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Van Allen, James 1914-2006

Van Allen, James 1914-2006

(James Alfred Van Allen)


See index for CA sketch: Born September 7, 1914, in Mount Pleasant, IA; died of heart failure, August 9, 2006, in Iowa City, IA. Physicist, educator, and author. Van Allen was best known for his discovery of Earth's magnetosphere, now known as the Van Allen Radiation Belts. A brilliant child who read science magazines and tinkered with inventions on his family's Iowa farm, he almost attended the U.S. Naval Academy but was rejected as physically unfit. He therefore attended Iowa Wesleyan College, graduating in 1935. Van Allen then took graduate courses at the State University of Iowa, where he finished his master's degree in 1936 and his doctorate in 1939. He accepted a post as a research fellow at the Carnegie Institute, and when America entered World War II, enlisted in the navy. While in the military, Van Allen was noted for his advanced work on proximity bombs and fuses—an explosive device that is set off when something comes near it. After the war, he joined Johns Hopkins University as a researcher. Here he studied the Earth's upper atmosphere using balloons and rockets; this work led to his discovery that the auroras were caused by electrons entering the atmosphere. Meeting with other scientists, Van Allen helped form a plan to draw more attention to space sciences by designating an international geophysical year for 1957 to 1958. This announcement is credited with spurring the Soviet Union to hurry and launch a satellite into space, thus beginning the space race between the two countries. Though the Soviets got the first satellite in space, Van Allen, along with scientists such as Wernher von Braun and William H. Pickering at California's Jet Propulsion Laboratory, worked on the Explorer I satellite. It was this space probe that led to the discovery of the magnetosphere. The discovery of the Van Allen belts were important in such areas as learning about the chemical elements existing in space. His work launched the specialized science of magnetospheric physics. Having joined the State University of Iowa's faculty in 1951, Van Allen would head its physics department and be named the Carver Professor of Physics in 1985, when he went into semiretirement. In his later years, he was still associated with the university as a Regent distinguished professor. While at the university, the physicist continued his research in association with a variety of space probes. For the 1977 Galileo mission, for example, Van Allen developed a way to keep cameras still using a "dual-spin concept" and researched the belts around Jupiter. He was also a part of the Pioneer 10 team, exploring Saturn, and he continued to study the Earth's outer atmosphere all the way to the end of what is known as the heliopause. Having appeared twice on the cover of Time magazine in 1959 and 1961, Van Allen would garner many honors, ranging from the 1958 Space Flight Award to the more recent Gerard P. Kuiper prize in 1994 and the 2006 National Air and Space Museum trophy. Interestingly, Van Allen was not in favor of manned space flights and exploration. He felt that robotic probes were more ef- ficient and less expensive, while having the added benefit of not putting human life at risk. Van Allen, who never considered himself an astronomer so much as a physicist, was the author of several titles, including Origins of Magnetospheric Physics (1983) and The Modern Saga of Planetary Exploration (1992).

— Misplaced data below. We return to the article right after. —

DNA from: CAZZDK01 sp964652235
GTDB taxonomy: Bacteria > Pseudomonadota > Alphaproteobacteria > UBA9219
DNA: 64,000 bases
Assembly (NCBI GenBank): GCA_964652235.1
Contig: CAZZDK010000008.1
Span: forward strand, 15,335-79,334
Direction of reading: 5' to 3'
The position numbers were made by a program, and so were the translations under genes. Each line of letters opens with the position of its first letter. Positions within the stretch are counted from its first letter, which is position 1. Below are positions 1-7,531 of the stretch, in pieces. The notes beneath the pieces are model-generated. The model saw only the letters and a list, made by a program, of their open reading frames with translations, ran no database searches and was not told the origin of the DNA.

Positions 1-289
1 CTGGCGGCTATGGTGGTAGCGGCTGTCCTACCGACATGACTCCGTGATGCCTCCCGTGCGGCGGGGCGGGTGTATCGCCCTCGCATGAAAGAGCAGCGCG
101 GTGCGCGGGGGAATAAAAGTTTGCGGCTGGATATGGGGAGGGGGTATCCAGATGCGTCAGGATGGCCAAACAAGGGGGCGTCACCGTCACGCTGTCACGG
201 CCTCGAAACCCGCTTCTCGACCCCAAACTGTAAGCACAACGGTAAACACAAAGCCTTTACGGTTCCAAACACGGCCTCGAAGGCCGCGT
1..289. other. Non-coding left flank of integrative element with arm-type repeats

Notable Scientists from 1900 to the Present, 2nd edition, Thomson Gale (Detroit, MI), 2001.

Science and Its Times: Understanding the Social Significance of Scientific Discovery, Volume 7: 1950-Present, Thomson Gale (Detroit, MI), 2000.

World of Physics, Thomson Gale (Detroit, MI), 2001.


Chicago Tribune, August 10, 2006, section 3, p. 7.

Los Angeles Times, August 10, 2006, p. B10.

New York Times, August 10, 2006, p. C14.

Times (London, England), August 10, 2006, p. 62.

Washington Post, August 10, 2006, p. B6.

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